The Royal Danish Library was founded by King Frederik
III (1609-1670 - ruled Denmark and Norway 1648-1670)
around 1648 and later in 1673
the library was established in a suitable building - just
opposite Christiansborg Castle (The Danish Parliament). During
1661 and 1664 the King acquired
four private libraries and their book collections formed the
basis of the Royal Library. Peder Schumacher
- later named Griffenfeld - became the King's
librarian in 1663 - and in the following
period he completed together with the King “Kongeloven”
in 1665 (Lex Regis - Royal Law) - the constitution
of the Danish absolute monarchy.
The King's book collection
Peder Schumacher was a learned librarian
- and a widely travelled man - who bought books in Paris
- Amsterdam and Venice - and also
invited French bookbinders to Copenhagen.
The Icelandic manuscripts were acquired in
this period. Many great private book collectors knew the King's
passion for books - and mostly they willed their collections
to the King and to his new Royal Danish Library. The new collections
of valuable literature were added to the library - and when
the founder of the Royal Library King Frederik III
died in 1670 - the collection of books had
reached over 20.000 volumes.
of the Royal Library King Frederik III painted
in 1663 - had a great passion for collecting books
and acquires several private libraries that formed
the present Royal Library book collection.
absolute monarchy in 1665
by C. W. Eckersberg in 1824 of King Frederik III
with Librarian Peder Schumacher named Griffenfeldt,
holding the new (Royal Law ) - constitution of
Danish absolute monarchy in 1665.
to the public
Slowly the collections were increased during the next century
- mainly by attaining many private collections - and at the
end of the 18th century the library had changed
character and became both a scholarly as
well as a national library.
In 1793 the library was opened to the public
- and in 1906 the present building on the
Isle of Slotsholmen was inaugurated to house
the Royal Library and the National Archives.
Since the 17th century - several arrangements
had ensured that all publications printed in Denmark had to
be delivered to the Royal Library. The new building houses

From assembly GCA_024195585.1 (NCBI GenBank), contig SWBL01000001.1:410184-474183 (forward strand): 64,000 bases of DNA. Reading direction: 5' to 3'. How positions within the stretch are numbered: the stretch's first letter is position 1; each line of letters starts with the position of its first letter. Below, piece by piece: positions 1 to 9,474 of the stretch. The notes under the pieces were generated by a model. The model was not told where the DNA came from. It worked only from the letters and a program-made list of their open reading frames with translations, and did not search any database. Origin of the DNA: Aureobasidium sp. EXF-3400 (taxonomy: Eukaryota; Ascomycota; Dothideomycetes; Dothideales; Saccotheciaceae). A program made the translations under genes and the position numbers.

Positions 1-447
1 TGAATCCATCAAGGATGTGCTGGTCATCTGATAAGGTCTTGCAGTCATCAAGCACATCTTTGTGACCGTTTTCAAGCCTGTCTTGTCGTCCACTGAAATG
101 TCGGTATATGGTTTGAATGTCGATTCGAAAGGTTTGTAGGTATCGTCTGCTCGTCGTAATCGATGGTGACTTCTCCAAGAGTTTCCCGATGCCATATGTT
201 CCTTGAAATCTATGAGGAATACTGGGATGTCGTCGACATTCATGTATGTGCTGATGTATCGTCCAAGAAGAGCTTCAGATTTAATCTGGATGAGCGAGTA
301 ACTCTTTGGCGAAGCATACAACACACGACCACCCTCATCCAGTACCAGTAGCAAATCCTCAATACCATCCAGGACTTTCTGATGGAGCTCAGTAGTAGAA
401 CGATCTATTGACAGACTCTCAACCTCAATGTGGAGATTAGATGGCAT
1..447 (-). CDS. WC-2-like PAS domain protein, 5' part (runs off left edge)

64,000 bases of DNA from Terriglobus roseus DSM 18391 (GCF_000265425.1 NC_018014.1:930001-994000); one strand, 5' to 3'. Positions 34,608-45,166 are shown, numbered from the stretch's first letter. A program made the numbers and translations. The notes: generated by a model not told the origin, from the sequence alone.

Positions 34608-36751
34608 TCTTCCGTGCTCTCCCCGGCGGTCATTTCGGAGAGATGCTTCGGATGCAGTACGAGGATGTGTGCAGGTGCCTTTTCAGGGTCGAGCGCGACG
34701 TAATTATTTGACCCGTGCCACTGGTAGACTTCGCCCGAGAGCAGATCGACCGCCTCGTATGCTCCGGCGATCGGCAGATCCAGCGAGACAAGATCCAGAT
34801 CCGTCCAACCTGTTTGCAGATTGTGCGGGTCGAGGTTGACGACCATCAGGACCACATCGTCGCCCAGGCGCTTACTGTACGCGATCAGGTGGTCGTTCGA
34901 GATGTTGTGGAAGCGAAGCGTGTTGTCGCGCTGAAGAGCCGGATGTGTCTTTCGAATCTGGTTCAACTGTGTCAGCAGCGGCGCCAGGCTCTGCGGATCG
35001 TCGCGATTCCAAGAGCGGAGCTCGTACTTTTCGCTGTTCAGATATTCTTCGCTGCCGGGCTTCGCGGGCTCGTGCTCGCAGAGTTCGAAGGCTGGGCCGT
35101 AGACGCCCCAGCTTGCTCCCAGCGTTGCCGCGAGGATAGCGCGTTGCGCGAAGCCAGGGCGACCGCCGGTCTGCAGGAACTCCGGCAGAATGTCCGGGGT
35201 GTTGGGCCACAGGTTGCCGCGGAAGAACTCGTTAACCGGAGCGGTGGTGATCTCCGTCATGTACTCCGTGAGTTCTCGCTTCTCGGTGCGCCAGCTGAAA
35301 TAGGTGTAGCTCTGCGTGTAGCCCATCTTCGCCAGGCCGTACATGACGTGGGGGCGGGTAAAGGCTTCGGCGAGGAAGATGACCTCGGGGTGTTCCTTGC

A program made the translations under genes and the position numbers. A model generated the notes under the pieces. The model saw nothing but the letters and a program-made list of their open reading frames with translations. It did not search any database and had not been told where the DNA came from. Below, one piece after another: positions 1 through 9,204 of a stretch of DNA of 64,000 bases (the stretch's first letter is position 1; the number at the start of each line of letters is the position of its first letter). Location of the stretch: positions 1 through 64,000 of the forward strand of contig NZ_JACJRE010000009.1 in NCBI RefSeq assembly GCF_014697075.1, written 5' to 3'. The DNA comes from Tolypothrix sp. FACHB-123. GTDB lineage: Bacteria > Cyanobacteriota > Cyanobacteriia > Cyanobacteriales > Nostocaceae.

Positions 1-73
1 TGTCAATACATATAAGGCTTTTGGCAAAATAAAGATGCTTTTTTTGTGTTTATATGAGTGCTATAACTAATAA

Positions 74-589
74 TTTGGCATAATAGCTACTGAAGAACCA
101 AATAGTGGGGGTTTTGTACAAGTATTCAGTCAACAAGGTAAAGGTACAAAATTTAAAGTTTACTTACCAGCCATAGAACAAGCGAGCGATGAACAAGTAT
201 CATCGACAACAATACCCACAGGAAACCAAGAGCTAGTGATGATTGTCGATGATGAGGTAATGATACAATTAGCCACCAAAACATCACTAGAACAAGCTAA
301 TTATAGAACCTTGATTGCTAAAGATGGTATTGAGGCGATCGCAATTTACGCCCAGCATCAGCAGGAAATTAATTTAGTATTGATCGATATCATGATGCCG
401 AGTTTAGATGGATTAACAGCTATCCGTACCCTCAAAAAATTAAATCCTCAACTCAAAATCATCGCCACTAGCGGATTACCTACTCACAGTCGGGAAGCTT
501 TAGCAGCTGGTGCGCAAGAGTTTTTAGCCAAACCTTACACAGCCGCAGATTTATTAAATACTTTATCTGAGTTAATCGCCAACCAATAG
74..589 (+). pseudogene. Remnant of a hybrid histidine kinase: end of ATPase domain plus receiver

the first photographic studio in the library world - and the
book stock increases to 800,000 vols during
grand hall in 1673 at the Royal Library in new
premises opposite Christiansborg Castle.
great library hall in 1893
great library hall in 1893 including King Frederik
IIIs collection from 1670.
National Danish Collections
In 1989 - the Royal Library and the University
Library from 1482 merged into one institution
with three locations under the patronage of the Ministry of
The University Library was stocked with a
very rich book collection and manuscripts - which all were
destroyed throughout the heavy fires of Copenhagen in
1728. With the help of many donations and book contributions
the University Library was quickly re-established and at the
beginning of the 19th century the number
of volumes had increased to more than one million.
The National Danish Collection includes: printed materials
- such as books - journals - newspapers - pamphlets - printed
in the Kingdom of Denmark since 1482 - including
Scania (Sweden) until 1658 - Norway until
1814 - Iceland until 1944
- and the duchies of Schleswig-Holstein until 1864
- as well as Greenland and the Faeroe
oldest printed book in Denmark
oldest printed book in Denmark and the Nordic
countries is the Dalby book from 1060 and written
on parchment paper. The book belongs to the
eldest book from 1275
eldest book of King Frederik IIIs Royal collection
was the book from Island named Morkinskinna from
1275 and is still in the position of the Royal
Oldest Danish book
Among the medieval manuscripts from Danish monasteries are
“Dalbybogen” - the oldest evangelical
Christian book in Denmark - and the Nordic countries
from Dalby around year 1060. The book is
written on parchment paper - and is a precious part of the
Royal Library’s collection - describing the Four
Evangelists in writing - and supported with additional
Remarkable Danish Composition
Tango Jalousie composed by Jacob Gade - 1925
of the most remarkable music pieces ever composed was
Tango Jalousie - Tango Tsigane.
music was composed in Copenhagen by the Danish musician
Jacob Gade (1879-1963) - and performed
for the first time at the Palads Cinema in Copenhagen
on 14th September 1925
- as an accompaniment to a silent film.
Tango Jalousie is one of the best known music pieces
in the world - and has the firm record to be played
every minute of the day somewhere
on this earth.
The original manuscript of Tango Jalousie
by Jacob Gade is the property of the Royal Library and
safely kept here. The manuscript was acquired by the
Royal Library in 1993.
video presenting Tango Jalousie
original manuscript of Tango Jalousie was acquired
by the Royal Library in 1993.
In 1999 the Royal library's new building
at Slotsholmen called “The Black Diamond”
2006 the Danish National Library of Science
and Medicine merged with the Royal Library into one institution:
"The Royal Library - The National Library and
Copenhagen University Library".
In 2007 the book stock in compress shelving
will presumably be up about 170 km.
The Royal Library is located opposite The Danish Parliament
and Christiansborg Castle.
The Royal Library
Søren Kierkegaards Plads 1
DK-1016 København K
Harbour Bus 901 - 902 from Nordre Toldbod - Holmen and